The words social media tend to draw up the images of vacation photos and family updates. For many loan brokers, the idea of using it as a marketing and PR tool can seem absurd. And yet it is becoming more and more common in our industry every day. Understanding why this is, and how to use social media properly, can make it an essential asset for any firm.

Why is social media use growing and what are the risks?

Roughly 80 percent of the United States population is on some form of social media. Many companies are already using it as a key advertising tool. The financial sector has been hesitant in embracing that growth for a myriad of reasons, including regulations by the FINRA and SEC, and a difficulty in bridging the gap on the type of content which suits them best. However, these barriers are diminishing as social media grows and changes. Many firms are starting to see the benefit of direct contact that social media offers, and the way it has shifted our style of communication.

While the FINRA and SEC rules don’t apply to most loan brokers they are still useful to understand. Most importantly, these rules are navigable as long as broker understands two types of content: static content and interactive content. Static content is treated like traditional advertising and needs to receive approval by a principal of the agency, while interactive content is treated as traditional presentation, and simply requires archival, but not approval. However, tools like Hootsuite and other social media managers allow users to schedule posts, which makes pre-approval, flagging inappropriate posts and rerouting them much easier. 

How to use social media to improve your business and client relationships.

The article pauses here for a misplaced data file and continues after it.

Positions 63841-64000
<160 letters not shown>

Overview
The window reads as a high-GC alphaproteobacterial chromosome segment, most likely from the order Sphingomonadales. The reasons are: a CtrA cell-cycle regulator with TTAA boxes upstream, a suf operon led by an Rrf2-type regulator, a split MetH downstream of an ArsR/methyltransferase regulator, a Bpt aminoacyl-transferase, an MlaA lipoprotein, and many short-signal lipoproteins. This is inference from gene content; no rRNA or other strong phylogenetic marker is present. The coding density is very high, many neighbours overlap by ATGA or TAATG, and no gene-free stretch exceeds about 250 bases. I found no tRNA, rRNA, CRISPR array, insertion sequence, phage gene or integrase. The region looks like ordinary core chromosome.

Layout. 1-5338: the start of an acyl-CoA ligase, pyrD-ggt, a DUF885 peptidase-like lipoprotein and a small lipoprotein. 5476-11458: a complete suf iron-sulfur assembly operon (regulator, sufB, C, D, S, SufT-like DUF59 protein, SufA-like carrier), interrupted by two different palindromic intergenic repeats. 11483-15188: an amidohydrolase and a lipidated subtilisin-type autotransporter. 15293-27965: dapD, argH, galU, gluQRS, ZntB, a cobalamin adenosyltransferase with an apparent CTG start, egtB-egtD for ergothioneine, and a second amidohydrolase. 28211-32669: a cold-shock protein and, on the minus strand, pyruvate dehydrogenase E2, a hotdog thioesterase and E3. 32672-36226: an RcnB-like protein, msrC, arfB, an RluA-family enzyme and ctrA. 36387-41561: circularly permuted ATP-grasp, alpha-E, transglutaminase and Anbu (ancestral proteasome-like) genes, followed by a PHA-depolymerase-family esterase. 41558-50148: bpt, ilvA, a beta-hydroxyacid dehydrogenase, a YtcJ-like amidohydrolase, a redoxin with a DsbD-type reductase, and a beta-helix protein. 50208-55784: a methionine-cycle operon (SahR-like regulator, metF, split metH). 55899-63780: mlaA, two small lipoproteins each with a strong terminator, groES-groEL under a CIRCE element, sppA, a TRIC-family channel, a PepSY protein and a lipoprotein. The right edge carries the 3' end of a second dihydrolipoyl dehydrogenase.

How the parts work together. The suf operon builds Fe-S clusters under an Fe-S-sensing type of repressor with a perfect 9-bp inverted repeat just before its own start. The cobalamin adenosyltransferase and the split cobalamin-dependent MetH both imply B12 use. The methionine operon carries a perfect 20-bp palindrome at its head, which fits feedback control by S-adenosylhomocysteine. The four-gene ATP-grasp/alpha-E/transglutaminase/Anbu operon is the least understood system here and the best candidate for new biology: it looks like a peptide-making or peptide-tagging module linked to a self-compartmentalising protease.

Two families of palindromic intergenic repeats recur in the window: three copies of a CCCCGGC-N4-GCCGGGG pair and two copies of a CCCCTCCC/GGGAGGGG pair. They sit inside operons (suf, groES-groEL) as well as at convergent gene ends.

The general rule for social media is to split what you post into the 3 separate categories: other people’s content, like news articles, your content, like firm updates or blog posts, and sales. As a loan broker, these categories change. Social media becomes an engagement tool, not an advertising one.

The firm and those employees who are using social media are given a voice and become brand ambassadors. This means that your goal is to establish expertise, not to make a sale. That expertise is then transferred into a following, which in turn turns into meetings with potential new clients and establishes a growth in clients.

The content chosen should thus be about presenting that expertise. Some possible ideas are:

  • Blog or LinkedIn posts from employees, with a focus on providing basic knowledge of what your firm does.
  • Sharing industry news to illustrate you keep abreast of changes in the industry.
  • Client and account success stories, which help to establish a history and track record.
  • Tips and recommendations for how clients on how they can best prepare themselves, apply for and obtain commercial funding.
  • Updates about staffing, including welcoming new members of the team, charitable and community actions the firm does, and other major news

All of these are examples of establishing not only expertise but a rapport with current and potential clients.

Ideally, each employee will have a LinkedIn account, and the firm should be present on LinkedIn, Twitter and Facebook. Each of these has their own unique audience and requires maneuvering the content and voice. If done well it can improve the firm’s audience and its client relationships. These relationships are then allowed to grow, and hopefully present new opportunities to a firm.